The air inlet 32, in this instance, is provided with a threaded end for attachment to the air supply line 34 andis integral with the spray bar base'36. Communieating at right angles with the air passageway of the air inlet; 32 is an enlarged cylindrical bore 37. having an axial slot '38 (see Figure 3) open at its lower end. As the high temperature and high pressure air passes through the air inlet passageway it is then directed at right angles through the base 36 and guided into an air tube 39 having for a short distance a cylindrical-portion 39a which merges into an elongated elliptical or oval shaped portion 39b terminating in a closed end 390. A plurality of equally spaced relatively small air orifices 40 are pro ,vided along both broad facesof the elliptical portion 39b of air tube 39. Carried at the inner end of air tube 39 is-an outwardly flared flange portion 41 suitablyshaped Y to seat on a more-or less centrally apertured cone shaped portion of base 36 and to be rigidly held thereto by comple'm'entary'faces of a sleeve 37a;

Sleeve 31a isapertured at 42 to receive'in sealing engagementa fuel inlet member 43 which carries a threaded portion to be suitably connected with fuel supply line 44.

The fuel supply through line 44 is controlled by valve 45a which is operatively connected to suitable fuelcontrol (not shown); A fuel restriction orifice 45 is carried atthe' inner end of thefu'el inlet 43. Although not shown, a fuel-manifold or 'header' may-be provided to supply the fuel to the plurality of spray bars, as was explained in regards to the air inlet'32 outer tube 46 encloses air tube39 and is similarlyshaped having a cylindrical portion 46a'at its inner end and-an outer oval or elliptical shaped elongated portion 46b terminating in a closed end46c. Carried at the inner :end of, the tube. 46 and'supporting it with respect to;the. base .36 is an outwardly flared flange portion 47 having a beveled faceseatingpu a like beveled face of '9 46 against the base 36 is removably held to said base by fastening means, such as cap screws 49 (see Figure 4). As shown in Figure 4, apertures 50 adjacent the terminal end of plate 48 are provided to enable the spray bar 31 to be attached to the afterburner or exhaust shell.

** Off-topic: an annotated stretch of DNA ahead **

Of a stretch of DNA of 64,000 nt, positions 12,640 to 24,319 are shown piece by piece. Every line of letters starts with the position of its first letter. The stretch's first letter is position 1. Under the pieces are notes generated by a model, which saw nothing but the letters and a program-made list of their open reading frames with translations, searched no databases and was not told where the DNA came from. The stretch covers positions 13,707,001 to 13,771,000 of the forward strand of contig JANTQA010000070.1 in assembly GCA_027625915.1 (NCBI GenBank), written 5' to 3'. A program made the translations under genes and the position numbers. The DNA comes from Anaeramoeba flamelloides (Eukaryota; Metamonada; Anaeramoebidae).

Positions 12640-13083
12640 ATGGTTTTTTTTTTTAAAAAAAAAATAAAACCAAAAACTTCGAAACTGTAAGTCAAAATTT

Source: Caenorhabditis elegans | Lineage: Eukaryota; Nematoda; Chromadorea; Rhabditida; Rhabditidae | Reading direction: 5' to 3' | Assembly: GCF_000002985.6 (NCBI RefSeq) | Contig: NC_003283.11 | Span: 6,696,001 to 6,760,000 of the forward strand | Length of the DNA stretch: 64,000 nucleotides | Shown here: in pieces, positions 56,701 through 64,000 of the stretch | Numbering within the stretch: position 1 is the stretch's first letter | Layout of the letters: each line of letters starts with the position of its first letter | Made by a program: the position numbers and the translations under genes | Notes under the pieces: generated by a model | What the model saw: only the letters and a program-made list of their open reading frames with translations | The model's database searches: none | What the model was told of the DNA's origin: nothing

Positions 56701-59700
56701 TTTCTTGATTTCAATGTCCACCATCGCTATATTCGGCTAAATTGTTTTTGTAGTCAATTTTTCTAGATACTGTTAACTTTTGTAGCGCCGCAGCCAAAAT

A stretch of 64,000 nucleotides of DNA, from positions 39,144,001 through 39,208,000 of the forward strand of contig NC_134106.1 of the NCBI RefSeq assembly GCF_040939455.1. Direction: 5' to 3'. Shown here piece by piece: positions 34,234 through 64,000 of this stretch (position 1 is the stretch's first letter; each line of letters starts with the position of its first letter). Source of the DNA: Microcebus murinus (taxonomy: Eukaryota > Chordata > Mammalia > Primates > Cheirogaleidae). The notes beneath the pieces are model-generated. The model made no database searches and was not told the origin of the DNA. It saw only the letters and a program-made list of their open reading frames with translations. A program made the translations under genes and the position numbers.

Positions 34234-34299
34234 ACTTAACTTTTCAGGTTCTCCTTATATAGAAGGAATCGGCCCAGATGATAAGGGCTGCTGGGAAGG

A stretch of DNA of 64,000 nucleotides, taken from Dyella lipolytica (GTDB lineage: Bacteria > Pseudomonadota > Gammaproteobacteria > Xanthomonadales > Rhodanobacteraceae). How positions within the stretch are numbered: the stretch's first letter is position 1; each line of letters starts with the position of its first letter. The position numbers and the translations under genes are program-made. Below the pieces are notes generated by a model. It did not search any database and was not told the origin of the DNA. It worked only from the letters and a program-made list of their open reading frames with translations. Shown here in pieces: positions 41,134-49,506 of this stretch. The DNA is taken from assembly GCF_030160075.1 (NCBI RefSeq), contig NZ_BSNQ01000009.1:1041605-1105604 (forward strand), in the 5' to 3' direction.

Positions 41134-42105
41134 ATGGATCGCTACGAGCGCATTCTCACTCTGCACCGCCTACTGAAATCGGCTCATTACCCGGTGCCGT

A plurality of discharge orifices 51 are equally spaced along the broad faces of the elliptical portion 46b of tube 46 and are concentrically aligned with the air orifices 40 of the inner tube 39, but are of a larger size.

As seen in Figure 2, it is noted that the outer tube 46 is spaced from the inner air tube 39 providing therebetween a mixing chamber 52 within which the fuel is received from the fuel restriction orifice 45 to be subsequently mixed with the atomizing air discharged through air orifices 40, thereby ultimately providing an atomized fuel which is dispersed in afinely atomized spray of fuel into the afterburner chamber 28.

Since the source of atomizing air in a jet engine is at the compressor discharge, the static pressure is always sufiiciently higher than that existing in the afterburner.

The air pressure drop available for atomization may vary inatypical engine from a minimum of 10 p.s.i. to 200 p.s.i. over the range of flight conditions.

Typical performance characteristics of the spray bar in accordance with the instant invention are illustrated- -by the families of curves of Figure 7. -In this figure fuel pressure drop is plotted on the vertical axis, in arbitrary units, against weight rate offnel flow on the h0rizontal -axis, in arbitrary units. The individual curves are plotted at select atomizing air pressure drops also measured in" arbitrary unitsunder preselected conditions. -With no air flow (atomizing air pressure drop equal 7 to zero), a normal parabolic pressure drop vsffuel flow .characteristic results. This normally parabolic pressure pressure drops ranging from 10 to 180 units 1n the same vs. fuel flow characteristic is the one whichnormally obtains with simple spray bars, which are not provided with atomizing air inlets thereto. Examination of the curve at the right of Fig. 7 readily illustrates that very poor low-fuel flow rate control is available.